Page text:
Notebook Cover

  The Angels (Gee)

By Marv Goldberg

based on an interview with Nelson Martin


© 2004, 2009 by Marv Goldberg


There were two heydays for groups named "Angels." In 1954-1956 there were three of them, and in 1960-1964 there were another several. This story is about the one that had a single record for the Gee label in 1956.

"Our" Angels came from the Ironbound section of Newark, New Jersey (while the more well-known Sonny Gordon and the Angels came from Philadelphia). Lead tenor Bernard Lynn, first tenor Nelson Martin, baritone Bill Wright, and bass Melvin Maxwell first got together in 1955. They sang in playgrounds, in hallways, in the yard of the Hawkins Street Junior High School, and in the Hawkins Street Community Center. At the time, Nelson was around 16 and in high school, but the others were older and already out of school.

They called themselves the Angels for an unusual reason. Says Nelson: "We were pretty rowdy and we tried to think of a name that wasn't so hard." They admired the Harptones, the Flamingos, the Teenagers and the Cleftones, as well as another group that no one's ever mentioned before: the Hi-Fives (the ones who made "Hong Kong" on the Flair-X label). "We sang everybody's songs," says Nelson; songs like "Crazy For You,' "Crying In The Chapel," and "The Wind."

One day in 1956, Herbert A. Meyers, director of the Hawkins Street Community Center, heard them singing and decided to help them out. He gave them a room in the center in which they could practice, and also became their manager.

They didn't know how he did it, but one day Herbert Meyers told them that he'd gotten them a recording session with George Goldner's Gee Records, no audition necessary. This was no mean feat. At the time, Gee was one of the hottest labels in the country, having had tremendous hits by the Cleftones and Frankie Lymon & the Teenagers.

In early October 1956, the Angels showed up to record two songs. The first was the old standard "The Glory Of Love," which had been written by Billy Hill back in 1936, when it had become a #1 hit for the Benny Goodman Orchestra. (This is such a nice song that I can't think of a single version of it that I don't like: versions by the 5 Keys, Velvetones, Platters, 4 Knights, and Hollywood 4 Flames are all excellent.) The other tune, also a ballad, was one that had been written by the guys in the group: "It's You I Love Best." (Note that the label only credits Bernard Lynn and Jackie Meyers, presumably a relative of Herbert Meyers.) Bernard sang lead on both sides, with a vibrato in his voice reminiscent of Feathers' lead Johnny Staton.

As the Angels arrived at the studio, the Teenagers were leaving. They didn't actually meet, but it was a thrill to be in the same studio that the Teenagers had just used (to record "I'm Not A Juvenile Delinquent," "Baby Baby," "Paper Castles," and "Teenage Love.")

The session went quickly. They rehearsed the songs with the 3-piece band that Goldner had provided (saxman Jimmy Wright and two other musicians, billed on the label as "Jimmy Wright and His Orchestra"), and the songs were done in about three takes each.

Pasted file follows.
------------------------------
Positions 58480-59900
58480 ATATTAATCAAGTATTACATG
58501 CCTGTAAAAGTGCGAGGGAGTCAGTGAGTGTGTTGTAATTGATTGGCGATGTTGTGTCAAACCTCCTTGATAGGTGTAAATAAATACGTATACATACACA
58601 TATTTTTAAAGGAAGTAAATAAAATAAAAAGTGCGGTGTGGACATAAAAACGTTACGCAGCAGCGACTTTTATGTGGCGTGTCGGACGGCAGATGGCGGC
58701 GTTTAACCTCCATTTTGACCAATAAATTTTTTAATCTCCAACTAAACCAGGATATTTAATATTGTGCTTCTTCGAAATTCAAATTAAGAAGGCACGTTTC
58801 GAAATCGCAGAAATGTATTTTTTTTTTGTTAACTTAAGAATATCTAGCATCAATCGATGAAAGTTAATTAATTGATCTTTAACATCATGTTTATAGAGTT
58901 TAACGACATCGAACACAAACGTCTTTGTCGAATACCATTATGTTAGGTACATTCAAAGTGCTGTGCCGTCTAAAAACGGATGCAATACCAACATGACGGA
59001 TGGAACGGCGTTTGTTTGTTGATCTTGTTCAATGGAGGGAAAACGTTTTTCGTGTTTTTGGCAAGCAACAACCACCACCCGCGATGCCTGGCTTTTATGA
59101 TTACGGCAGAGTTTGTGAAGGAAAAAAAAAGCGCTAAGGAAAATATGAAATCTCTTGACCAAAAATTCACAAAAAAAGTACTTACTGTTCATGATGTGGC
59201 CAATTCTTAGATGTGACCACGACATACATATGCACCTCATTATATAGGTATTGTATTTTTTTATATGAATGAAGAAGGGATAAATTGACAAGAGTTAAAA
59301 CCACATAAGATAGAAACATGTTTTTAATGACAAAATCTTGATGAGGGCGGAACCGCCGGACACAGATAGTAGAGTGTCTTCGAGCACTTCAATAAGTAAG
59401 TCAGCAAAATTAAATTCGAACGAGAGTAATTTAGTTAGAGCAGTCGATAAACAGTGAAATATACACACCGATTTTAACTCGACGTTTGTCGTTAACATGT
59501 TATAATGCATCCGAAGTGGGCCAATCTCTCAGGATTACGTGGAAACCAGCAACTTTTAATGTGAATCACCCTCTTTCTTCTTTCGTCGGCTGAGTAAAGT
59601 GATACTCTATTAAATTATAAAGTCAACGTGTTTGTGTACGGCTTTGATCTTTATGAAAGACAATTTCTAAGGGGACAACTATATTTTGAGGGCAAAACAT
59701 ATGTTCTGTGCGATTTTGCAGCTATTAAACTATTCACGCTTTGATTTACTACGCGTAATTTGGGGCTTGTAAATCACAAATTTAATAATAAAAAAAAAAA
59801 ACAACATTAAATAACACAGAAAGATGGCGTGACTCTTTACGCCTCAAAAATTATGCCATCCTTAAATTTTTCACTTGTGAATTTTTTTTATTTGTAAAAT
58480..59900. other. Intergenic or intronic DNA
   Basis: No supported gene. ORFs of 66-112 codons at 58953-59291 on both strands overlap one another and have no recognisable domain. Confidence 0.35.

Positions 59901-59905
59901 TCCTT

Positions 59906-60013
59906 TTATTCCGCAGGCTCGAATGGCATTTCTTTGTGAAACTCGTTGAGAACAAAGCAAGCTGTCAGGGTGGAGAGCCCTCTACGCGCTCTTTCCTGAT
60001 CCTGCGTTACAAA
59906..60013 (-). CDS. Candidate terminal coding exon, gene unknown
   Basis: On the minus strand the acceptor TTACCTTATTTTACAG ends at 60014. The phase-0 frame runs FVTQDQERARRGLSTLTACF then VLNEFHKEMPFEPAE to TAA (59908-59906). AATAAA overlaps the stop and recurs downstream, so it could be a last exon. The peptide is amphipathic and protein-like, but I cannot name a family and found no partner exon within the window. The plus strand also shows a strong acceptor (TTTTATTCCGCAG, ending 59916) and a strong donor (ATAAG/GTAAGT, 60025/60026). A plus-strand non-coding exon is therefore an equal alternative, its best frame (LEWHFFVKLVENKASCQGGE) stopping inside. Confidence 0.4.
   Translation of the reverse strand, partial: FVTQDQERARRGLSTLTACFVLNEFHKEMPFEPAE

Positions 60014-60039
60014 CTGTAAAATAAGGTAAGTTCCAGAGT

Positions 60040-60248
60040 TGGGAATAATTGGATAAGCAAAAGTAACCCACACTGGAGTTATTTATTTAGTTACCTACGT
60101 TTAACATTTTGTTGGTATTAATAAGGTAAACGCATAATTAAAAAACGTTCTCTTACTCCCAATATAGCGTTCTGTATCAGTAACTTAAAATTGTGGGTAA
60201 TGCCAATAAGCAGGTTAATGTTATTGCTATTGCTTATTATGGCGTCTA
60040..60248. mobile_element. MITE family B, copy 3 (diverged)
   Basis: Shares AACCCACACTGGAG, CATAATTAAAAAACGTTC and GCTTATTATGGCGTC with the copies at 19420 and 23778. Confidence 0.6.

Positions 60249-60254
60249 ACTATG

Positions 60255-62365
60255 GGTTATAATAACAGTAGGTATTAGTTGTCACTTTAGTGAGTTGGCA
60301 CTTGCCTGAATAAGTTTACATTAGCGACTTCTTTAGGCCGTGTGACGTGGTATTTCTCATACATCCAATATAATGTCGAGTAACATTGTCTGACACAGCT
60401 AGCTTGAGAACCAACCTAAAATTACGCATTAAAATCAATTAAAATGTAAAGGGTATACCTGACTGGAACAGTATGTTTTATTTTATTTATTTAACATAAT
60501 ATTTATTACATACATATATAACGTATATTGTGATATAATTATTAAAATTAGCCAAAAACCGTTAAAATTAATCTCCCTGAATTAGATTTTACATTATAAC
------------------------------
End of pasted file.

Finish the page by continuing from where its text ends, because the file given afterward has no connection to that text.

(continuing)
Glory Of Love Gee released "The Glory Of Love" in October 1956, and it was reviewed the week of October 20. Other reviews that week went to Ann Cole's "In The Chapel," James Brown's "Chonnie On Chon," the Keystoners' "The Magic Kiss," the Parakeets' "Yvonne," the Cubs' "Why Do You Make Me Cry," the Meadowlarks' "Boogie Woogie Teenage," the Youngsters' "You're An Angel," the Romancers' "This Is Goodbye," and Boogaloo & His Gallant Crew's "Cops & Robbers." Interestingly, a female Angels group (presumably from the West Coast) released a record on Hollywood's Irma label in the same month.

On the strength of the record, the Angels were booked into the Apollo Theater, with an Alan Freed show, for the week beginning November 23, 1956. Also on the bill were several other acts on Goldner's labels: the Harptones, the Cleftones, the Pretenders, the Lanes, the Rhythm Jesters, and the Joytones. The non-Goldner acts that week were the Moonglows, Eddie Cooley and the Dimples, Sonny Knight, and Billy Mason. Although he wasn't appearing there, Sammy Davis, Jr. walked across the stage and waved to the crowd. While we tend to think of the phrase "sex, drugs and rock 'n' roll" as something from the 60s, Nelson says "In one week at the Apollo, I grew up about ten years. Until then I was pretty square."

All of the Angels' appearances were limited to Manhattan and New Jersey: Count's Place (owned by Count Basie), the Club Baby Grand, local Newark clubs and a lot of house parties. Well, actually there was one other appearance: Meyers got them booked into Door's Inn in Las Vegas for three nights (not only that, but they got to fly there and back!) One suspects that Meyers had a lot of friends in the right places.

They even auditioned to be a back-up group for Nat "King" Cole, but nothing ever came of it.

The end of the Angels came in 1958 with two occurrences: Nelson Martin got married and couldn't devote as much time to the group, and Herbert Meyers was "locked up for embezzlement."

Nelson Martin Nelson went on to take up weight-lifting, competing in the same body-building contests as Arnold Schwartzenegger (although for different titles; they both trained together). While he still sings at parties and weddings, most of Nelson's time is taken up by the gym that he owns in Long Island, New York. All the other members of the Angels are deceased, but not forgotten: "I sure miss those guys, whenever I think of them," says Nelson.


Special thanks to Frank Gengaro. Label photo courtesy of Nikki Gustafson.


GEE (leads by Bernard Lynn)
1024 The Glory Of Love/It's You I Love Best - 10/56



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